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Comment: Chair Powell’s June 25 speech does not tell us much about the outlook for monetary policy

In Chair Jerome Powell’s speech on Tuesday, June 25, he did not advance the discussion of current monetary policy much beyond what was said in the June 19 FOMC statement and his subsequent press briefing. The main points seem to remain that FOMC policymakers have taken into account the intensified “cross currents” that could push the US economy into a downturn and are prepared to take action in the form of rate cuts, if warranted. However, it would be unwise to consider a 25 basis point cut at the July 30-31 FOMC meeting as a done deal.

Powell did take the opportunity to stress the independence of the Federal Reserve in setting policy, possibly in a move to get in front of perceptions that the Fed has caved to political pressures should a rate cut take place at the next meeting. It won’t silence crowing that President Trump has gotten what he wanted, but it does at least reiterate the Fed’s principles and intentions. In spite of the fact that three of the five Fed Governors are Trump appointees and the office of Chair was a Trump nomination, so far evidence is lacking that votes have reflected loyalty to Mr. Trump’s wishes or will do so in the future.

For a breakdown of the how appointments to the Board of Governors works and how nominations could play out, see the Whetstone Analysis comments of December 24, 2018 “Comment: The Fed Chair does not set monetary policy. That is done by the FOMC.” and in the June 19, 2019 “Comment: Even with latest developments, Fed policymakers likely to remain cautious.”  

Powell speech concluded, “The question my colleagues and I are grappling with is whether these uncertainties will continue to weigh on the outlook and thus call for additional policy accommodation. Many FOMC participants judge that the case for somewhat more accommodative policy has strengthened. But we are also mindful that monetary policy should not overreact to any individual data point or short-term swing in sentiment. Doing so would risk adding even more uncertainty to the outlook. We will closely monitor the implications of incoming information for the economic outlook and will act as appropriate to sustain the expansion.”

Should the “cross currents” ebb and economic data suggest growth and inflation over the medium term will remain in line with the FOMC’s forecast of about 2.1% GDP for 2019, a majority of policymakers will be reluctant to unnecessarily give back some of the progress toward policy normalization. A few dovish voices will not override the FOMC consensus even as that consensus may consist of a smaller majority. It would be a mistake to call the Chair’s words a pledge or promise to lower rates. Rather, it is a statement of bias toward lowering rates to respond to sustained changes in the economy.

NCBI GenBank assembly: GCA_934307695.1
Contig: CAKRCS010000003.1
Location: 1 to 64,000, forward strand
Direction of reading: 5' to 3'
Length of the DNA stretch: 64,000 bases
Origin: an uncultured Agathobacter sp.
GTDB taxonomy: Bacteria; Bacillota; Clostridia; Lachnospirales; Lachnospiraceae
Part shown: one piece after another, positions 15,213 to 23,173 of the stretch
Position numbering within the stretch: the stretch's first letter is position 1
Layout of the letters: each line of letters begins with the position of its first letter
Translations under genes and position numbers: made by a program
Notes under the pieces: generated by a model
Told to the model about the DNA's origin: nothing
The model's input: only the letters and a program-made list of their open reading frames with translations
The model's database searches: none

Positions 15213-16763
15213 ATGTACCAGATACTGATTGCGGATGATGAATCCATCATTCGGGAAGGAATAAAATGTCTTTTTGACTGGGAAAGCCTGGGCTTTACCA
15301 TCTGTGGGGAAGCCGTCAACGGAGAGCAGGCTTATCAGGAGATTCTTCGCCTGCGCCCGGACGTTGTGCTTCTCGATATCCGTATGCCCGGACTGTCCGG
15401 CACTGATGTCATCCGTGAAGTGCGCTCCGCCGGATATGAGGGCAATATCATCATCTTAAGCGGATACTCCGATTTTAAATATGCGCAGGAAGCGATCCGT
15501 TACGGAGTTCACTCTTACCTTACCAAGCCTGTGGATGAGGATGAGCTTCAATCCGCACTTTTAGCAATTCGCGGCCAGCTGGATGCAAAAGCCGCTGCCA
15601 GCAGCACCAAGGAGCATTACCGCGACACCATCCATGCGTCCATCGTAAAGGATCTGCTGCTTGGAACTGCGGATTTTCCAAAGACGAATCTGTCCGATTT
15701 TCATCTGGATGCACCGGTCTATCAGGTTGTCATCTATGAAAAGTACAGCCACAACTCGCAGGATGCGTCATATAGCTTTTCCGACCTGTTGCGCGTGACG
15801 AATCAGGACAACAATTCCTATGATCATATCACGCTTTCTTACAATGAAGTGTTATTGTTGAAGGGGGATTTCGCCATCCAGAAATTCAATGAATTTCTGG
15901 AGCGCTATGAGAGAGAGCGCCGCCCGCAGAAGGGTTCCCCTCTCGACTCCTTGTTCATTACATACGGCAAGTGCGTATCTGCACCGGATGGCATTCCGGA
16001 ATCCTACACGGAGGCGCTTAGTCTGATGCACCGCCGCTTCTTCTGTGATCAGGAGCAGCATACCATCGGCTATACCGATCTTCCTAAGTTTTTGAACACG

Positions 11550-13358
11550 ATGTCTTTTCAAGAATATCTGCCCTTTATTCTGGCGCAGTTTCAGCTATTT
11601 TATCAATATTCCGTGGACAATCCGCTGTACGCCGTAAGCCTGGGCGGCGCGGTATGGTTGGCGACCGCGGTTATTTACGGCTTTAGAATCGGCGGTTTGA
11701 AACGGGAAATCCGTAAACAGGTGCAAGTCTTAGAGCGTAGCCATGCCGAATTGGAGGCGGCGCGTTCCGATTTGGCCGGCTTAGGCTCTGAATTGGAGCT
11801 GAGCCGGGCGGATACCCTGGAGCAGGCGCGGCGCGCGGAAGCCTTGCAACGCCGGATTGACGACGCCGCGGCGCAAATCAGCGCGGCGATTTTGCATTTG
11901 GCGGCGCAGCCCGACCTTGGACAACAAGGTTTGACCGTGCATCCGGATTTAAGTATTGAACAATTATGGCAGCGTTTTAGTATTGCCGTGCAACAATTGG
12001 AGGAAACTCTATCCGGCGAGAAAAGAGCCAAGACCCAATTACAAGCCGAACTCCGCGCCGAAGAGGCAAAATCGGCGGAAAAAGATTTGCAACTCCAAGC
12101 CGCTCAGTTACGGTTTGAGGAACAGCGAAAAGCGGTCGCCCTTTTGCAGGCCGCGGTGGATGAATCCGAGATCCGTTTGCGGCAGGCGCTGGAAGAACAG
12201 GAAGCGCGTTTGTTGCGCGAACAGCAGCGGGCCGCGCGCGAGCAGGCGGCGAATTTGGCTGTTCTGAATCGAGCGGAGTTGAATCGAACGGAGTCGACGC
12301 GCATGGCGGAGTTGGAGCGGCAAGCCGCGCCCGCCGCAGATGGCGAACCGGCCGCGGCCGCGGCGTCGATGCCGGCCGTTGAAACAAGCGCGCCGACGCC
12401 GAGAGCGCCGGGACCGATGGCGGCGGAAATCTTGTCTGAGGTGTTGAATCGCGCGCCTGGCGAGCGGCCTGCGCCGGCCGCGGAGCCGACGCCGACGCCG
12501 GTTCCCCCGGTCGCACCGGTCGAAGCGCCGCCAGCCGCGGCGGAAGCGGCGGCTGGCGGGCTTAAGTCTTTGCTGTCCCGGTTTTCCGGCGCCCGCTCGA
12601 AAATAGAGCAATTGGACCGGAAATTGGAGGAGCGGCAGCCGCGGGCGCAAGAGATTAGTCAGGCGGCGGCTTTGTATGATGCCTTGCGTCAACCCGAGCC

In any case, Powell is probably waiting for his semiannual monetary policy testimony to offer up any policy signals. His appearances before the Senate Banking Committee and House Financial Services Committee are not yet on the calendar but should be soon – typically it is in the second or third week of July. The closer proximity of his testimony to the next meeting is crucial to how the Chair frames economic conditions and the outlook for rates. Between now and then, policymakers will see:

  • If the meetings between President Trump and President Xi at the G20 summit results in trade agreements that will resolve the tariff fights.
  • If tensions between the US and Iran ease somewhat and oil prices respond accordingly.
  • If the payroll data rebounded in June with the Employment Situation on Friday, July 5 at 8:30.
  • If other measures of inflation – notably the CPI for June at 8:30 ET on Thursday, July 11 – belie the softness in the PCE deflator.
  • If business optimism – in the NIFB Small Business Optimism Index for June at 6:00 ET on Tuesday, July 9 – persists in spite of the uncertainties in the outlook.
  • If business inflation expectations have firmed or are at least maintaining a trend close to the Fed’s 2% objective – via the Atlanta Fed’s Business Inflation Expectations reading at 10:00 ET on Wednesday, July 10.
  • And depending on how late in the month the testimony is scheduled, the University of Michigan’s preliminary Consumer Sentiment Index for July at 10:00 ET on Friday, July 19 might offer some clues as to how sustained solid consumer spending might be in the second quarter and if consumer inflation expectations have maintained their recent lows.

While the release of the minutes of the June 18-19 FOMC meeting at 14:00 ET on Wednesday, July 10 will not lack interest, the release of the next round of high frequency economic data should temper perceptions of conditions. What may be clearer is the nature of the split in the so-called “dot plot” that was virtually even between those leaning toward a rate cut and those not. Just how dovish are the doves and moderate-to-hawkish are the rest? But whether that is a good indication of what the FOMC will do on July 30-31 will depend on data and developments in the interim.

See the Whetstone Analysis Reference Library for a history of dates of semiannual monetary policy in relation to the release of the FOMC meeting minutes.

 

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